Reflection Blog #4 – The Changing Space of the CSULB Library

When I reviewed the course content on new models I, once again, thought about how my workplace, the CSULB library, fit into how library spaces are adapting. While it has long been discussed that libraries are moving away from being simply warehouses of books, it wasn’t until I watched Pam Sandlian Smith’s TEDtalk did I understand, at its core, what the library space was actually for. It is a “space for learning” (Smith, 2013)! Once upon a time the best way to facilitate learning was thought to be through books, but as technology and different learning styles emerge books are not necessarily king. As a library technician, I have found myself concerned with the continually lack of physical material in CSULB library. In my mind, a lack of books, periodicals, and journals meant a lack of resources. But, as I reconsider the reason for the change, or rather my understanding of why this change was taking place, I am starting to change my opinion. The books taken off shelves to make way for open study spaces should not be viewed as a taking away of learning materials, but rather an opening up for learning opportunities. 

I wonder where my hesitance for these changes came from? Perhaps it was because when introduced to staff these changes were explained as “following library trends” and not framed as important for student success. In an Long Beach Post article titled “Robots, 3D printers and outlet shortages: College libraries are changing with the times” one our librarians exclaimed “You always have to be looking at what’s the next trend, what are we going to do?” (September 6, 2018). As my previous blog posts have reflected, I am weary of this idea that we, as the CSULB library, need to implement change as a way of “keeping up with the Jones”, or prove that we were the first to implement something. I am starting to think that my fear comes from the fact that administrators demonstrate success of these changes through applauding the change, rather than how this change has reflected in student success. I am glad that this module, and course as a whole, is allowing me to reflect on my long held beliefs and hopefully be more agreeable to my library’s every changing space.

Library Tour & Essentials - Course Guide for ENGR 361/RSCH 361 - Research  Guides at California State University, Long Beach
Cal State University, Long Beach Library – 5th Floor Group Study Space

Work Cited:

Osier, V. (2018, September 6). Robots, 3D printers and outlet shortages: College libraries are changing with the times. Long Beach Post.

Smith, P. S. (2013, December). What to expect from libraries in the 21st century: Pam Sandlian Smith at TEDxMileHigh [Video]. TED Conferences.

3 thoughts on “Reflection Blog #4 – The Changing Space of the CSULB Library

  1. Michael Charney says:

    Hello Kellie!
    Is it just me or does “following trends” seem like one step removed from “following orders” which is never a fun or good way of doing things? Trends can be false starts and/or overinflated (just think Google Glasses or 3D Movies/TVs). When I think of following trends I think of the people who lease brand new cars, constantly updating to the latest model each year because they want to make a statement on their hipness on what they drive. Over time they end up spending way more money than if they had maybe bought a slightly used car and kept it for a decade or so. It’s not as trendy, but it’s a perfectly serviceable way to go from point A to point B and sometimes Point C. If we do our research, like we’ve been doing in this class, experiment, and probe staff and users instead of just chasing rainbows, new plans and updates to old ones often turn out much sturdier and more cost effective then if we chase the latest trends.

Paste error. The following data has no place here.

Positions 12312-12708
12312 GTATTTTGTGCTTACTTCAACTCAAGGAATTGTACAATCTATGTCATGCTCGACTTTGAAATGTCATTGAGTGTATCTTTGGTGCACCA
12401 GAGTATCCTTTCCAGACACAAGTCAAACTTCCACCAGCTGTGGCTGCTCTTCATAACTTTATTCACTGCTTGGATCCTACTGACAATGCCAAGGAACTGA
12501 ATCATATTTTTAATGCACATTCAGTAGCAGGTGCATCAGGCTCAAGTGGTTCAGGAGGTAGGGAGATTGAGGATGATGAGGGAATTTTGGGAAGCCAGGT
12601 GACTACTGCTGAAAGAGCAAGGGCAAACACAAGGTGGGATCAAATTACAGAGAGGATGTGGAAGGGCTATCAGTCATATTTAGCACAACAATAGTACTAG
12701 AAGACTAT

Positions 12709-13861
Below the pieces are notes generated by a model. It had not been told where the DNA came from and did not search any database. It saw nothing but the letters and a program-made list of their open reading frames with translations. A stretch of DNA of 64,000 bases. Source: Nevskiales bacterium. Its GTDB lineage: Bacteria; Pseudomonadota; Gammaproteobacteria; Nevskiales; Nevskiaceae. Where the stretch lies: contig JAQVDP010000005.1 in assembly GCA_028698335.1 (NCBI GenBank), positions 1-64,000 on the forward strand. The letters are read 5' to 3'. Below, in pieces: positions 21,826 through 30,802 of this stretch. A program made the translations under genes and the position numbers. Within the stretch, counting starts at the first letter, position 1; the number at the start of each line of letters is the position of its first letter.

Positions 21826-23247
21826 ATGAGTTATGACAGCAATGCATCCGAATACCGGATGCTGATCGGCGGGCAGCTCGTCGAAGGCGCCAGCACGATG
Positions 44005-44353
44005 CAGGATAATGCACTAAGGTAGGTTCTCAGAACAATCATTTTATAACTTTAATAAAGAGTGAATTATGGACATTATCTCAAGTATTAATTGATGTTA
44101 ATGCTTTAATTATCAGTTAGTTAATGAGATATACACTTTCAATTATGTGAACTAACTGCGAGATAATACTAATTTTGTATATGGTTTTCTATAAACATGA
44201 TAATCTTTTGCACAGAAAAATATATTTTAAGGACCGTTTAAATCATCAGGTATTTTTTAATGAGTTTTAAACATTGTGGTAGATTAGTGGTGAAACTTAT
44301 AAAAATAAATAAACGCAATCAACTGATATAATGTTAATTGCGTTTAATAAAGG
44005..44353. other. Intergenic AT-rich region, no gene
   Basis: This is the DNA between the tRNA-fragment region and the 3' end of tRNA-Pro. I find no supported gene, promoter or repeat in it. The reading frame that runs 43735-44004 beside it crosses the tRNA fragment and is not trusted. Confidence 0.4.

Your post also brings up the point that it doesn’t matter how well thought out a program is, if it’s not explained well to staff and the community (and based on their own evaluation) it’s less likely to succeed. If CSULB had explained the shifting from bookshelves to multi-purpose spaces as an opportunity for student success, it wouldn’t have been as bitter of a pill to swallow. However, as you said administors demonstrate success less on evidence of it supporting the students and more on that a change was made and that the library is seen as staying trendy, it may not be a message problem but just a “they were lucky and followed the right trend.” One hopes it was the former rather than the latter.

  2. Rosa Hughes says:

    Hi Kellie, This made a lot of sense to have a sense of reticence on adopting new technologies or ideas as just the next trend that needs to be followed. Both Michael Casey and Stacy Ledden spoke about multiple meetings that their respective libraries had with employees in order to explain the changes that were incipient within the library. It seems like the library really needs to be thoughtful about the approach when rolling out these new decisions because employee buy in and enthusiasm can be a defining factor in their success.

  3. I appreciate your honest approach to your environment and the lens of our class that you use to reflect. Strong comments here too. These are important conversations.

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